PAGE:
Tigers host No. 3 NW Missouri
By CONOR NICHOLL
Junior defensive lineman Jesse Trent is an authoritative presence for the Fort Hays State University football team. Trent has played in all 24 possible games in his career and has started 13 in a row. The 6-foot-3, 270-pound Trent, one of the team captains, is well-spoken with a booming voice.
On Tuesday, Trent was bold and blunt in his assessment of the 0-2 Tigers, a squad that has collectively lost 97-30 to Emporia State University and Washburn University. Trent's key phrase was "flashes of brilliance" for a Tiger group that has played well at times, but has allowed multiple big plays, thrown six interceptions and had two kicks blocked.
"It's about bringing it and putting it all together," Trent said. "There was flashes of brilliance in the last two games on both sides of the ball and on special teams. Now, it's turning those flashes into full drives and an entire game. If we can do that, we can start winning ballgames."
On Saturday, FHSU will receive another big test when Northwest Missouri State University (2-0) comes to Lewis Field Stadium. The annual Tailgreat contest is scheduled for 7 p.m. against the Bearcats, ranked No. 3 in NCAA Division II.
"Discipline is a huge part of Division II football, especially in the MIAA," Trent said of the team's struggles. "We have been called the SEC of Division II multiple times and you can't win if you are not disciplined. Period. End of story."
FHSU has lost nine straight to Northwest Missouri, including seven in a row since the Tigers joined the MIAA. For many FHSU players, this marks the first meeting against arguably the nation's best team in the last 15 years. In Week 4, Fort Hays travels to No. 6 Missouri Western State University.
"If you haven't played in this conference before and you haven't played those teams, it's tough to understand," Trent said. "When I came in as a freshman, I had no idea. You kind of get thrown to the dogs at first. You get it figured out by the end of the first quarter that this is no ordinary game. They are coming for your throat, to put it in a little graphic manners. Those are people that we should try to imitate. If we can imitate what they do everyday, we can be at that same level."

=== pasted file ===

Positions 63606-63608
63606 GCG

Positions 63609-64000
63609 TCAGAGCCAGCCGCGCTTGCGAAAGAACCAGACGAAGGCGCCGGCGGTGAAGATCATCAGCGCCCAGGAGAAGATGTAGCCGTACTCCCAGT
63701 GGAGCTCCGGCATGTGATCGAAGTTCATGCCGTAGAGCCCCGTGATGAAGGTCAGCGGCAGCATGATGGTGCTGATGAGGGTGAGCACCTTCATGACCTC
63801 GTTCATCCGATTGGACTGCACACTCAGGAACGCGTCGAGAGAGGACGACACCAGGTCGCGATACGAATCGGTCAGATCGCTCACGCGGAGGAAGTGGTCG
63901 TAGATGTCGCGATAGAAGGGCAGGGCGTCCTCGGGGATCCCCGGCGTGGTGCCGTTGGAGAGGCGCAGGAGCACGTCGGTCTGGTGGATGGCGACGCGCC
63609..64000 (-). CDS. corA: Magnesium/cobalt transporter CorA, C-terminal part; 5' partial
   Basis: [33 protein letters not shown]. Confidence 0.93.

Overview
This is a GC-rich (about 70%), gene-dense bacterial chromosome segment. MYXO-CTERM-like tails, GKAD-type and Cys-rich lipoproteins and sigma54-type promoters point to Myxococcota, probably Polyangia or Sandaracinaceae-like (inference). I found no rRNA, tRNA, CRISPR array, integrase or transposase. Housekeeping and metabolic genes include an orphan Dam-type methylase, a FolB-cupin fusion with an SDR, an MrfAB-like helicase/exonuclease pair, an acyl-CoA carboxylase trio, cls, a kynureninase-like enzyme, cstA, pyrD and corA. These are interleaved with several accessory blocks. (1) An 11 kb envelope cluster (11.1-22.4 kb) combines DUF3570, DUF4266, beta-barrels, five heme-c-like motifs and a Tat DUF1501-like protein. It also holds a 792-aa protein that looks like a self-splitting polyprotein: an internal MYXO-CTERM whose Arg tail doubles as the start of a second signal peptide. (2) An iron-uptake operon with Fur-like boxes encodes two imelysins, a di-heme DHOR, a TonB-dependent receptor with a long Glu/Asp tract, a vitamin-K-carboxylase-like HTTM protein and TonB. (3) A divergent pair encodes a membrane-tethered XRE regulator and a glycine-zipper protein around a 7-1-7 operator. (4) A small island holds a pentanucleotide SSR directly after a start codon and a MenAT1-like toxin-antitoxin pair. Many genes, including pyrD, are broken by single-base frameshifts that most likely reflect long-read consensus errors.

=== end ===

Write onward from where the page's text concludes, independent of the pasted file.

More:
In Week 1, FHSU trailed 17-6 early in the third quarter and had a great chance to close it to 17-13. Last week, the Tigers opened the game with three solid drives. However, it resulted in a missed field goal, a touchdown and a turnover on downs inside Washburn territory. The Ichabods started with a field goal, and two touchdowns.
Then, FHSU had two punts and four interceptions and no points on its next seven drives. Washburn scored touchdowns on seven straight possessions and ran away with the game.
"We got a little behind and we kind of panicked a little bit and we tried to hit the long ball instead of just doing what we were doing and going with what was working," third-year coach Chris Brown said.
Sophomore quarterback Treveon Albert has led the Tigers to the No. 12 passing efficiency out of 14 MIAA teams. FHSU does have four passing TDs, but a league-high six interceptions. Against Washburn, Albert had no turnovers in the first half and led the team to 167 yards. In the second half, Albert often tried to throw long passes, plays that often resulted in turnovers.
"I was very pleased when he was calm, cool and acted like the quarterback that we wanted," Brown said. "When he started doing his own thing and trying to make things happen and force some things, I wasn't very pleased with him. But that first half, I was very pleased with his performance."
Defensively, FHSU continues to have trouble on third down. Opponents have converted 59.5 percent (22 of 37) on third downs. Among MIAA teams, only University of Central Oklahoma's defense has a worse rate on third down.
Trent called the percentage "troublesome" and laid responsibility on the entire defense. Up front, FHSU has to get more pressure. In the back, the Tigers have to eliminate the big play. The Tigers allowed three plays of at least 43 yards last week, two for scores. In Week 1, FHSU allowed four scores of at least 28 yards and a 64-yard pass.
"You see flashes of brilliance all over the field, here, there," Trent said. "It's every other play sometimes. When you have a flash of brilliance over here and you have a breakdown over here, it kind of nullifies it. We have got to get to the point where everybody is solid across the board. Once we are solid across the board, we are going to see more flashes of brilliance."